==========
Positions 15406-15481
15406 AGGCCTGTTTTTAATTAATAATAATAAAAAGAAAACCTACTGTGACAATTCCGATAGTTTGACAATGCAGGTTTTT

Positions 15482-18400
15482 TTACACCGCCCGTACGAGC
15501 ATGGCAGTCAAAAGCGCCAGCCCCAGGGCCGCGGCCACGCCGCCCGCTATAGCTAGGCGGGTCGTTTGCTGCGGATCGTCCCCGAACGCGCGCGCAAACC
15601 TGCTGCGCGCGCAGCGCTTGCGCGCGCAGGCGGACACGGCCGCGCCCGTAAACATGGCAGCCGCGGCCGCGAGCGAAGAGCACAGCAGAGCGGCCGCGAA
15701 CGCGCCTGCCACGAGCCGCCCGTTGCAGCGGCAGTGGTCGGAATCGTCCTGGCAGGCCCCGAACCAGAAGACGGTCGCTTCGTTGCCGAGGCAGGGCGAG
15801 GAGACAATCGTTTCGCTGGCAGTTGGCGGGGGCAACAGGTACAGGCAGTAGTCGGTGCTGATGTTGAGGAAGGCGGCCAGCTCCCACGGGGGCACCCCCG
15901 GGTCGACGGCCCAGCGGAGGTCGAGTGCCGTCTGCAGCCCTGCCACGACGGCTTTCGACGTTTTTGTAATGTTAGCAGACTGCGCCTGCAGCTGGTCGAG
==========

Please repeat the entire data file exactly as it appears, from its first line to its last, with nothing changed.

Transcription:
Positions 15406-15481
15406 AGGCCTGTTTTTAATTAATAATAATAAAAAGAAAACCTACTGTGACAATTCCGATAGTTTGACAATGCAGGTTTTT

Positions 15482-18400
15482 TTACACCGCCCGTACGAGC
15501 ATGGCAGTCAAAAGCGCCAGCCCCAGGGCCGCGGCCACGCCGCCCGCTATAGCTAGGCGGGTCGTTTGCTGCGGATCGTCCCCGAACGCGCGCGCAAACC
15601 TGCTGCGCGCGCAGCGCTTGCGCGCGCAGGCGGACACGGCCGCGCCCGTAAACATGGCAGCCGCGGCCGCGAGCGAAGAGCACAGCAGAGCGGCCGCGAA
15701 CGCGCCTGCCACGAGCCGCCCGTTGCAGCGGCAGTGGTCGGAATCGTCCTGGCAGGCCCCGAACCAGAAGACGGTCGCTTCGTTGCCGAGGCAGGGCGAG
15801 GAGACAATCGTTTCGCTGGCAGTTGGCGGGGGCAACAGGTACAGGCAGTAGTCGGTGCTGATGTTGAGGAAGGCGGCCAGCTCCCACGGGGGCACCCCCG
15901 GGTCGACGGCCCAGCGGAGGTCGAGTGCCGTCTGCAGCCCTGCCACGACGGCTTTCGACGTTTTTGTAATGTTAGCAGACTGCGCCTGCAGCTGGTCGAG